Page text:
Outpatient Spine Surgery in Chicago

Outpatient Spine Surgery in ChicagoOur back carries our weight, helps us move, and is subjected to bending, stretching, and other movements on a daily basis. That’s why the spine is prone to injuries, disorders, and other occurrences that limit a person’s mobility and affect the overall quality of life. Standard treatments recommended by a healthcare provider are quite efficient and in most cases, the patient doesn’t need surgery. However, sometimes these conservative treatments don’t work, and the surgery is a last resort. We can categorize all procedures performed on spine in two groups: inpatient and outpatient surgeries; this article discusses the latter.

What is outpatient spine surgery?

Outpatient spine surgery is defined as any procedure that enables patients to leave the hospital the same day when the operation is completed and go home. On the other hand, inpatient surgery requires patients to spend at least two days in the hospital.

With the evolution of technology, science, and medicine, outpatient procedures became more efficient and widely used. In fact, some doctors prefer outpatient surgeries due to the fact they’re usually minimally invasive. Unlike open, invasive procedures, minimally invasive operations don’t require a large incision and there is a lower risk of complications, infections, pain. It’s needless to mention that minimally invasive operations don’t leave a big scar.

Outpatient surgery is quicker, easier, and cost-effective. Plus, a patient reaches full recovery faster than in inpatient procedure. During the procedures, the patient is under general anesthesia, meaning he/she sleeps the entire time.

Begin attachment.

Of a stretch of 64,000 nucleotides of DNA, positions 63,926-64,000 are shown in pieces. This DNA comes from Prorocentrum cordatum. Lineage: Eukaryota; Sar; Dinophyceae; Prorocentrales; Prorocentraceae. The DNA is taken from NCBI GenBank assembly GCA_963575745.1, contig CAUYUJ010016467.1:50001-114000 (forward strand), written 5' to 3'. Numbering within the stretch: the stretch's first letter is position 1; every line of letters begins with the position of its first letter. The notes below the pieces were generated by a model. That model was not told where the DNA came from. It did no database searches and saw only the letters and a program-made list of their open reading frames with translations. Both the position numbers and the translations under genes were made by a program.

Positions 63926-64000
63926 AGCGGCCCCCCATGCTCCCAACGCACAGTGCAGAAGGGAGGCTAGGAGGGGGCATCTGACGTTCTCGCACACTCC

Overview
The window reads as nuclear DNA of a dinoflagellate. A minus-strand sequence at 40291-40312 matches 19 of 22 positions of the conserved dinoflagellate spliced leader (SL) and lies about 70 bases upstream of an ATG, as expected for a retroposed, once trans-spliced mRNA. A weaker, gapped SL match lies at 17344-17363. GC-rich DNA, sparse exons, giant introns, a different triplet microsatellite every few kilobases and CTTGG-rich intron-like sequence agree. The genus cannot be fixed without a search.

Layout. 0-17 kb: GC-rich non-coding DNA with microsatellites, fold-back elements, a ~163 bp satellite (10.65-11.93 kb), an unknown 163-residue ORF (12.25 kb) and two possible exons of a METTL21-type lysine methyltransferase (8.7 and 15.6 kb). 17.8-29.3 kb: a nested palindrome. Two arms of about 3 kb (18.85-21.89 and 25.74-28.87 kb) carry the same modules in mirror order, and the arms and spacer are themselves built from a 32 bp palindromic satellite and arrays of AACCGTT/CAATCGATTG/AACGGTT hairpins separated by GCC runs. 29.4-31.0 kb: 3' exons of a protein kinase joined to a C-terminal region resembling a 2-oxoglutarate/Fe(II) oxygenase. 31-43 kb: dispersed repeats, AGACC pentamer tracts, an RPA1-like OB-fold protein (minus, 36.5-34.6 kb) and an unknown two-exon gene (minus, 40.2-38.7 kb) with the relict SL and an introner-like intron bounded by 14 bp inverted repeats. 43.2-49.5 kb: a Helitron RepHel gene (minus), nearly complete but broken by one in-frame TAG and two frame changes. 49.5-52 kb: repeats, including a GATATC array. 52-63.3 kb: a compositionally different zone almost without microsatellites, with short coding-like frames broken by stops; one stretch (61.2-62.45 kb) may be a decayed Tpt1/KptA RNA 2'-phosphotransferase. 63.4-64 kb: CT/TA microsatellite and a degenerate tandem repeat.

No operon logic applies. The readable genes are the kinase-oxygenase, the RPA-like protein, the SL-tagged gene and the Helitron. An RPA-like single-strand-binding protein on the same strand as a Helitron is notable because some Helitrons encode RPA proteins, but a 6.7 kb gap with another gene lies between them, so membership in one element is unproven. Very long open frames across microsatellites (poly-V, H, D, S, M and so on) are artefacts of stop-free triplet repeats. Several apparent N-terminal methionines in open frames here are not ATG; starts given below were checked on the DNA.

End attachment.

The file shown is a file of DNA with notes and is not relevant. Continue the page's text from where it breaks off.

Who needs outpatient spine surgery?

It’s important to bear in mind that although outpatient surgery is highly effective and widely used, this type of spine procedure doesn’t apply to all cases. For example, more severe injuries or disorder need a more invasive approach. Thus inpatient operation poses as the practical solution.

Based on the severity of your condition, the efficacy of other treatments, preferences, and other factors your doctor will recommend the ideal surgical option for you. The healthcare provider will also take into consideration other factors such as your weight, whether you have some other medical condition, home support system (family and friends), and your expectations. Having strong support system at home matters a lot because you’ll still have to do physical therapy, rest, and avoid strenuous activities for a few months.

When it comes to recovery, you should bear in mind it depends on the type of procedure and patient as well. Each patient recovers at different rates. While some people reach full recovery in 6 weeks, others need more time. It’s crucial to stick to physical therapy and follow doctor’s orders strictly.

Below, you can see some common outpatient spine procedures.

Lumbar discectomy

Lumbar discectomy is the first spine-related surgery that was performed as an outpatient procedure. The primary goal of this operation is to eliminate the herniated portion of the lumbar disc. The method is effective and has a high success rate, particularly in relieving sciatica or leg pain that occurs when a herniated disc starts pressing the nerve.

Lumbar discectomy performed in outpatient basis includes two options: microdiscectomy and percutaneous and endoscopic discectomy.

Microdiscectomy